###### Seismic Calculators

Easy to use calculators for your seismic program.

## 3D Seismic Geometries # Fully Sampled 3D Geometry

A full sampled 3D is where the sources and receivers are evenly spread on a grid where the receiver and source interval is equal to the receiver and source line intervals.  It is the ideal 3D geometry we would all use if cost were not a consideration. # Orthogonal 3D Geometry

An Orthogonal geometry is where the source and receiver lines are placed orthogonal to one another with the line intervals being larger than the station intervals. # Megabin 3D Geometry (Parallel)

A Megabin geometry has the source and receiver points on the same line with all lines running parallel. The source interval is typically a factor of the receiver interval. # Slant 3D Geometry (26.565 degrees)

A Slant geometry has receivers lines at an acute angle (<90 degrees) to the source lines. Two of the most angles used in Slant surveys are 26.565-degrees and 45-degrees.  The angle represents the azimuthal difference between source and receiver lines.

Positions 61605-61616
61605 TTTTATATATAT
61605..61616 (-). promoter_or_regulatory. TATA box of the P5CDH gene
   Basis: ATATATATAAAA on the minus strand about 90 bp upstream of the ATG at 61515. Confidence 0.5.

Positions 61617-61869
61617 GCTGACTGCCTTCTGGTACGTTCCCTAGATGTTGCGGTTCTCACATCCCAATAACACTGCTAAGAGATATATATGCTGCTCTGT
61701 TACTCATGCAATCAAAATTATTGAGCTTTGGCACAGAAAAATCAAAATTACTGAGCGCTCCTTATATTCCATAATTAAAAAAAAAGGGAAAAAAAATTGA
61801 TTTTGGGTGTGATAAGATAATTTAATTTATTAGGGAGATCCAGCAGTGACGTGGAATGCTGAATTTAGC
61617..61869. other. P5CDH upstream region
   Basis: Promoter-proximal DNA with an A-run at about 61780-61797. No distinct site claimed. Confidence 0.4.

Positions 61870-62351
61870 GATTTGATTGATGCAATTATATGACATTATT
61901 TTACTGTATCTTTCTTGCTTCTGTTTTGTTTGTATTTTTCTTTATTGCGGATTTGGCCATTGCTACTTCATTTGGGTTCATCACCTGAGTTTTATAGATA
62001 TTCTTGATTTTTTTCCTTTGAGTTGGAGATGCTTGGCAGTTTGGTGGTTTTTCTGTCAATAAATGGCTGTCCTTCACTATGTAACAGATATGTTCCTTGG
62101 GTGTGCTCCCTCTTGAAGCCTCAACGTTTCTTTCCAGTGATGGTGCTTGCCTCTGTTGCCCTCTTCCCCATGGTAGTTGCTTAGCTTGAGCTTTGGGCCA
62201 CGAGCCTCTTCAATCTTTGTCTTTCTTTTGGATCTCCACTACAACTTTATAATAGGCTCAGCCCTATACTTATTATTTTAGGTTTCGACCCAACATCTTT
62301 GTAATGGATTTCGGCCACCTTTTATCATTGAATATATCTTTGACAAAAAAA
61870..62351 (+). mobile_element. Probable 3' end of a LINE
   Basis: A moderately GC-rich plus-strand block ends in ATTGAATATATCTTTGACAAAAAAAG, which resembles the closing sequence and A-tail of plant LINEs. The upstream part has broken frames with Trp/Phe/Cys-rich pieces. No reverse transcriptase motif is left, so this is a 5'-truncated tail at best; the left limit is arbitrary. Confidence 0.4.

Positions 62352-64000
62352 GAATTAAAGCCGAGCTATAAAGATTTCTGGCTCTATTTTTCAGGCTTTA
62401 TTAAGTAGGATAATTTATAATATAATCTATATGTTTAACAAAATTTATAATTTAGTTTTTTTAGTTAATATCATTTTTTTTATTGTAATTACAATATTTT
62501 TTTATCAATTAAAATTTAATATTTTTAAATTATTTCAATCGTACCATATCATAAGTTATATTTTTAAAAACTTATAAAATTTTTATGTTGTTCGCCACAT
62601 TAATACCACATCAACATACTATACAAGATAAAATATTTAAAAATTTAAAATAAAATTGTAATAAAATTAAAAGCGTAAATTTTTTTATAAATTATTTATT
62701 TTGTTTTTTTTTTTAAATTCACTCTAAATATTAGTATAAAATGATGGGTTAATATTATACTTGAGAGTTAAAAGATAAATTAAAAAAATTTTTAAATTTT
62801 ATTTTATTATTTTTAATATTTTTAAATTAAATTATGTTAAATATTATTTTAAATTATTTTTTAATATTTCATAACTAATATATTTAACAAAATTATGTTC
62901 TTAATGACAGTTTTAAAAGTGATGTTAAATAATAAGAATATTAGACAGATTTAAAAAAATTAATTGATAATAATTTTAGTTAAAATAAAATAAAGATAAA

A 26.565-degree angle between source and receiver lines will result in the sources being shifted ½ the source interval crossline from the previous source. # Slant 3D Geometry (45 degrees)

The second common 3D Slant geometry involves a 45-degree angle between source and receiver lines.  The 45-degree angle results in a crossline shift of 1 SI from the previous source point. # Brick 3D Geometry (standard)

The standard Brick geometry has the source line between alternating receiver lines shifted by half the SLI to produce a standard brick pattern. # Brick 3D Geometry (triple)

The triple brick is a variation on the standard brick where the source line is split into 3 alternating offsets between receiver lines with each offset being 1/3 of the SLI.